Nuances of MIT Kerberos prompting

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Nuances of MIT Kerberos prompting

Russ Allbery-2
I'm finally revisiting PKINIT prompting in pam-krb5 and am trying to wrap
my head around some subtle nuances of behavior to be sure I'm doing
reasonable things.  Thus, a few questions:

1. The normal prompter interface has a mechanism to send a "name" and a
   "banner".  Neither of these are very well-documented, but the current
   PAM module behavior is to output them both (name first, then banner) as
   PAM_TEXT_INFO.

   I don't see any equivalent in the responder API.  How does that work?
   Is the prompter called with the name and banner but an empty list of
   prompts and the responder called with the actual questions, if both are
   given?  In what order?  I naively would have expected some way to use
   the responder interface to completely replace the prompter interface,
   but that doesn't seem to be possible because name and banner aren't
   supported.

2. Revisiting this message from many years ago:

   http://mailman.mit.edu/pipermail/kerberos/2013-May/018973.html

   the suggestion for use_pkinit was to have a prompter that declined to
   respond to password questions and only passed along preauth questions.
   This would be an alternative approach to using the responder API.
   However, this prompts a question: how does a prompter decline to
   respond to a question?  Should the prompter return failure if
   KRB5_PROMPT_TYPE_PASSWORD appears anywhere in krb5_get_prompt_types,
   presumably without displaying the name or banner?  If so, what status
   code?

3. How can I trigger MIT Kerberos to send a PKINIT prompt with multiple
   identities so that I can test the code that prompts the user to select
   one?  The code seems determined to prevent me from specifying multiple
   pkinit_identities.  Only the first one in krb5.conf appears to be
   honored and any subsequent ones are ignored, and kinit doesn't allow
   X509_user_identity to be set more than once.  Do I *have* to have a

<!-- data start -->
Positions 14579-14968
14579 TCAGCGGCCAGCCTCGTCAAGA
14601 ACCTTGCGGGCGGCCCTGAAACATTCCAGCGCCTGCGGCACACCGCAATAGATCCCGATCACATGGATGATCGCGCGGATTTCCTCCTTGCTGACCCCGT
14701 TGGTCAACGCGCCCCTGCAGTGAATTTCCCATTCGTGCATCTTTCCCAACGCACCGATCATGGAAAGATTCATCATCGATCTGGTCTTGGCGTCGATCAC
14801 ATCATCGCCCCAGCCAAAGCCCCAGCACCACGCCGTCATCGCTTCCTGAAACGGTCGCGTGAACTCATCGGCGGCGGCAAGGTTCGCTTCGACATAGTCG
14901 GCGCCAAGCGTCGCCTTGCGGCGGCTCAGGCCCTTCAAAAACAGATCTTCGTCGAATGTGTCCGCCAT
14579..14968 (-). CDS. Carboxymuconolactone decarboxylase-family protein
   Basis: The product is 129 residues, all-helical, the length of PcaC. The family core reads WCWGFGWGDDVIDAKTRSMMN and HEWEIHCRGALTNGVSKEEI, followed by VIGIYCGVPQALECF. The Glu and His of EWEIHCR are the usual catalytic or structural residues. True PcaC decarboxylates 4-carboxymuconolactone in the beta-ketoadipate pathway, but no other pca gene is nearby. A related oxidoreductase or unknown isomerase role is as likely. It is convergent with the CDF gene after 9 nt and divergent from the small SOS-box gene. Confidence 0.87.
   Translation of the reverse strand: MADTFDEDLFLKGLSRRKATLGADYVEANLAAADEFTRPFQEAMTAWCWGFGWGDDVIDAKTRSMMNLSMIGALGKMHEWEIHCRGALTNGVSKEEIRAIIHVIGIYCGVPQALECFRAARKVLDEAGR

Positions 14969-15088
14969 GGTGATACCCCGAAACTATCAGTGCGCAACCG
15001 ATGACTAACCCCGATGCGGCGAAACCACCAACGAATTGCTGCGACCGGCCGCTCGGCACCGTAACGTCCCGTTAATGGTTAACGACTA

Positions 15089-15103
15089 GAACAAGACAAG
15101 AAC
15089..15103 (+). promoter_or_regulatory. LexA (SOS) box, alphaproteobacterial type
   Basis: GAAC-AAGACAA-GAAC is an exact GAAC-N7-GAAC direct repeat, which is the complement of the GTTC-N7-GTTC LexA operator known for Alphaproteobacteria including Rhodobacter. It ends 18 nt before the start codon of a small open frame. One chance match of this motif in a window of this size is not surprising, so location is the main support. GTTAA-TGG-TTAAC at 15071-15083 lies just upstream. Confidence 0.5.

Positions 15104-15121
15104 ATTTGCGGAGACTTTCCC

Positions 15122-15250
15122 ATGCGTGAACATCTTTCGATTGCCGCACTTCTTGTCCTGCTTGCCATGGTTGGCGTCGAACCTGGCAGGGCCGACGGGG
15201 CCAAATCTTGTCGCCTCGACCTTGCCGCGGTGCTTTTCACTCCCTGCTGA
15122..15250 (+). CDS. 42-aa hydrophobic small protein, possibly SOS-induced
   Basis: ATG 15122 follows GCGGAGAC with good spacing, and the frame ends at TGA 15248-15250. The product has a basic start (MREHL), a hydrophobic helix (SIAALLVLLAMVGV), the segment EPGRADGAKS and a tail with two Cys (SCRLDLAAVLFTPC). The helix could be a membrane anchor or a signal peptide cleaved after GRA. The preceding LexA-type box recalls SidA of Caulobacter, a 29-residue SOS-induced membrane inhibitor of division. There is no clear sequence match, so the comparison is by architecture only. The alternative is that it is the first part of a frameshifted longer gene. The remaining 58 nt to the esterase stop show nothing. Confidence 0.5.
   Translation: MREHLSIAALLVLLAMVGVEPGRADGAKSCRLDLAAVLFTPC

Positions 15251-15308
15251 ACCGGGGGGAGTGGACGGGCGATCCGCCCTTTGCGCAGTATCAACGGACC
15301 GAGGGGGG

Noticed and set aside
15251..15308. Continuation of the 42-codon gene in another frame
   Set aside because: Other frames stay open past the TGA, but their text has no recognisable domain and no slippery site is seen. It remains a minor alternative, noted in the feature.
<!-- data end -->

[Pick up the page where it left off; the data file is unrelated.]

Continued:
PKCS11 module to get to that code path, and I cannot access it with
   FILE or PKCS12 identities?

Finally, more a bug report than a question, but MIT Kerberos 1.17, when
given a PKCS12 identity file that's protected with a password (which is
what I'm using to test PIN prompting) prompts for the password twice.  The
second time appears to be during the krb5_verify_init_creds call.  What's
going on here?  The user experience is a little odd.  kinit only prompts
once, but I think that's because kinit never calls krb5_verify_init_creds.

--
Russ Allbery ([hidden email])             <https://www.eyrie.org/~eagle/>
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Re: Nuances of MIT Kerberos prompting

Greg Hudson
On 3/3/20 1:33 AM, Russ Allbery wrote:

> 1. The normal prompter interface has a mechanism to send a "name" and a
>    "banner".  Neither of these are very well-documented, but the current
>    PAM module behavior is to output them both (name first, then banner) as
>    PAM_TEXT_INFO.
>
>    I don't see any equivalent in the responder API.  How does that work?
>    Is the prompter called with the name and banner but an empty list of
>    prompts and the responder called with the actual questions, if both are
>    given?  In what order?  I naively would have expected some way to use
>    the responder interface to completely replace the prompter interface,
>    but that doesn't seem to be possible because name and banner aren't
>    supported.

The responder interface is targeted at an application that wants to have
knowledge of particular preauth mechanisms and present its own UI.  So
the responder question doesn't tell the application what text to present
to the user; instead, it presents a semantic question in terms of
concepts specific to the preauth mech.